Sunday, May 22, 2011


City of Chicago
—  City  —
Clockwise from top: Downtown Chicago, the Chicago Theatre, the Chicago 'L', Navy Pier, Millennium Park, the Field Museum, and the Willis Tower


Nickname(s): The Windy City, The Second City, Chi-Town, Hog Butcher for the World, City of Big Shoulders, The City That Works, and others found at List of nicknames for Chicago
Motto: Latin: Urbs in Horto (English: City in a Garden), Make Big Plans (Make No Small Plans), I Will
Location in the Chicago metropolitan area and Illinois
City of Chicago is located in USA
City of Chicago
Location in the United States
Coordinates: 41°52′55″N 87°37′40″W
Country United States
State Illinois
CountiesCook, DuPage
IncorporatedMarch 4, 1837
Named forMiami-Illinois: shikaakwa
("Wild onion")
 - TypeMayor–council
 - MayorRahm Emanuel
 - City Council
 - State House
 - State Senate
 - U.S. House
 - City234.0 sq mi (606.1 km2)
 - Land227.2 sq mi (588.4 km2)
 - Water6.9 sq mi (17.9 km2)  3.0%
 - Urban2,122.8 sq mi (5,498 km2)
 - Metro10,874 sq mi (28,163.5 km2)
Elevation597 ft (182 m)
Population (2010 Census)
 - City2,695,598
 - Rank3rd US
 - Density11,864.4/sq mi (4,447.4/km2)
 - Urban8,711,000
 - Metro9,461,105
Time zoneCST (UTC−6)
 - Summer (DST)CDT (UTC−5)
Area code(s)312, 773, 872

Chicago  or /ʃɪˈkɔːɡoʊ/, local pronunciation /ʃɪˈkaːɡoʊ/) is the largest city in the U.S. state of Illinois. With nearly 2.7 million residents, it is the most populous city in the Midwestern United States and the third most populous city in the USA, after New York City and Los Angeles. Its metropolitan area, commonly named "Chicagoland," is the 27th most populous urban agglomeration in the world and the third largest in the United States, home to an estimated 9.5 million people spread across the U.S. states of Illinois, Indiana, and Wisconsin. Chicago is the county seat of Cook County, the second largest county in the United States by population after Los Angeles County, California.
Chicago was founded in 1833, near a portage between the Great Lakes and the Mississippi River watershed. Today, the city retains its status as a major hub for industry, telecommunications and infrastructure, with O'Hare International Airport being the second busiest airport, in terms of traffic movements, in the world. In 2008, the city hosted 45.6 million domestic and overseas visitors. As of 2010, Chicago's metropolitan area has the 4th largest Gross Domestic Product (GDP) amongst world metropolitan areas.
The city is a center for business and finance and is listed as one of the world's top ten Global Financial Centers. The World Cities Study Group atLoughborough University rated Chicago as an "alpha world city". In a 2010 survey collaboration between Foreign Policy and A.T Kearney ranking cities, Chicago ranked 6th, just after Paris and Hong Kong. The ranking assesses five dimensions: value of capital markets, diversity of human capital, international information resources, international cultural resources, and political influence. Chicago has been ranked by Forbes as the world's 5th most economically powerful city. Chicago is a stronghold of the Democratic Party and has been home to many influential politicians, including the currentPresident of the United States, Barack Obama.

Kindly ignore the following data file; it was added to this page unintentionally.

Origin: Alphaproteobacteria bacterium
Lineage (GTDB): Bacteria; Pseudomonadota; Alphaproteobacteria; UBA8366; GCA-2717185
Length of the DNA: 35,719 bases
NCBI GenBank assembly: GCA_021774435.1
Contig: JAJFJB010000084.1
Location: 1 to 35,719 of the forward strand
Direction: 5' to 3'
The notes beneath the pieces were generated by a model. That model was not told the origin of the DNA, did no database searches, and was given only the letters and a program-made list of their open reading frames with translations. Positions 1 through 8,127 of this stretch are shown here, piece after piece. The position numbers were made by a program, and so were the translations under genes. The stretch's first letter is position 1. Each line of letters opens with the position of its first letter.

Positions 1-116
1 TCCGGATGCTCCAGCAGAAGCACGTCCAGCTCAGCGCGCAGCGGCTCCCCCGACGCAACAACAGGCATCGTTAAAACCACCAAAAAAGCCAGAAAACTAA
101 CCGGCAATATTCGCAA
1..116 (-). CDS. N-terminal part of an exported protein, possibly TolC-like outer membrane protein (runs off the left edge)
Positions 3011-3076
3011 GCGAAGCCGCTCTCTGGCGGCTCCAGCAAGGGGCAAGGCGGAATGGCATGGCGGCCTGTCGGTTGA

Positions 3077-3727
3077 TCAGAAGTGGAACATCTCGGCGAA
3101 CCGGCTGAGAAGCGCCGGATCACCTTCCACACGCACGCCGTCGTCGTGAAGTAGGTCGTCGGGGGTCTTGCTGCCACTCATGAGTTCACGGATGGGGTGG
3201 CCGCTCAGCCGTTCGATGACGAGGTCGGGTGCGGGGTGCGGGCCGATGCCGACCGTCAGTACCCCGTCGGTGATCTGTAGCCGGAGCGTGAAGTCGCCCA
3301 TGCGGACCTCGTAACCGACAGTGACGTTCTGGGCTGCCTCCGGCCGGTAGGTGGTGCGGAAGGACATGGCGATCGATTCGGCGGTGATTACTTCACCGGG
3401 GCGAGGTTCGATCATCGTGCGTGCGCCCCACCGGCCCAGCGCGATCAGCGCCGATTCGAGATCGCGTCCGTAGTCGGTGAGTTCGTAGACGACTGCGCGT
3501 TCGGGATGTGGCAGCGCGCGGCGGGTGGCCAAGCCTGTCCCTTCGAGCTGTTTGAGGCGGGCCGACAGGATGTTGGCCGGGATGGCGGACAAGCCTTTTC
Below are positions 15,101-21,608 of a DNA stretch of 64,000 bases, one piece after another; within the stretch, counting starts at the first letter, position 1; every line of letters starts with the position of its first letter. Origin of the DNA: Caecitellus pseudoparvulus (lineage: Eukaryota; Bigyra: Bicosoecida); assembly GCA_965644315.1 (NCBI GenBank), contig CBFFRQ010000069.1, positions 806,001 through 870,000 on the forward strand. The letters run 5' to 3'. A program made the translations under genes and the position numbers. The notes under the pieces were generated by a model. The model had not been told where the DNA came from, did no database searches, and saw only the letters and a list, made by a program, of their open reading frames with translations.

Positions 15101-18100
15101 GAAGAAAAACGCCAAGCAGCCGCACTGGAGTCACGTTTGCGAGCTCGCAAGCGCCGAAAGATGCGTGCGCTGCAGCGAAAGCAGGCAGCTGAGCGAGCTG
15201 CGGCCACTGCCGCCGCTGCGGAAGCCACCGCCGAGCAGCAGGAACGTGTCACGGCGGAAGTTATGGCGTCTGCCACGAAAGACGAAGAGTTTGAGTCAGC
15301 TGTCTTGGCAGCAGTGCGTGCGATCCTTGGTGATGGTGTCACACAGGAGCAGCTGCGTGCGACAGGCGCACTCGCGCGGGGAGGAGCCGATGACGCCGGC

The city's notoriety expressed in popular culture is found in novels, plays, movies, songs, various types of journals (for example, sports, entertainment, business, trade, and academic), and the news media. Chicago has numerous nicknames, which reflect the impressions and opinions about historical and contemporary Chicago. The best known include: "Chi-town," "Windy City," "Second City," and the "City of Big Shoulders."Chicago has also been called "the most American of big cities."


During the mid-18th century, the area was inhabited by a native American tribe known as the Potawatomi, who had taken the place of the Miami and Sauk and Fox peoples. The 1780s saw the arrival of the first known non-indigenous permanent settler in Chicago, Jean Baptiste Point du Sable, who is believed to be of African and European descent. In 1795, following the Northwest Indian War, an area that was to be part of Chicago was turned over by some Native Americans in the Treaty of Greenville to the United States for a military post.
In 1803, the United States Army built Fort Dearborn, which was destroyed in the War of 1812 Battle of Fort Dearborn. The Ottawa, Ojibwe, and Potawatomi had ceded additional land to the United States in the 1804 Treaty of St. Louis. The Potawatomi were eventually forcibly removed from their land following theTreaty of Chicago in 1833. On August 12, 1833, the Town of Chicago was organized with a population of around 200 at that time. Within seven years it would grow to a population of over 4,000. The City of Chicago was incorporated on Saturday, March 4, 1837—the same day that Martin van Buren was inaugurated as President (succeeding Andrew Jackson).
The name "Chicago" is derived from a French rendering of the Native American word shikaakwa, translated as "wild onion" or "wild garlic," from the Miami-Illinois language. The first known reference to the site of the current city of Chicago as "Checagou" was by Robert de LaSalle around 1679 in a memoir written about the time. The wild garlic plants, Allium tricoccum, were described by LaSalle's comrade, naturalist-diarist Henri Joutel, in his journal of LaSalle's last expedition.
Chicago - State St at Madison Ave, 1897.ogv
State and Madison Streets, the busiest corner in Chicago (1897)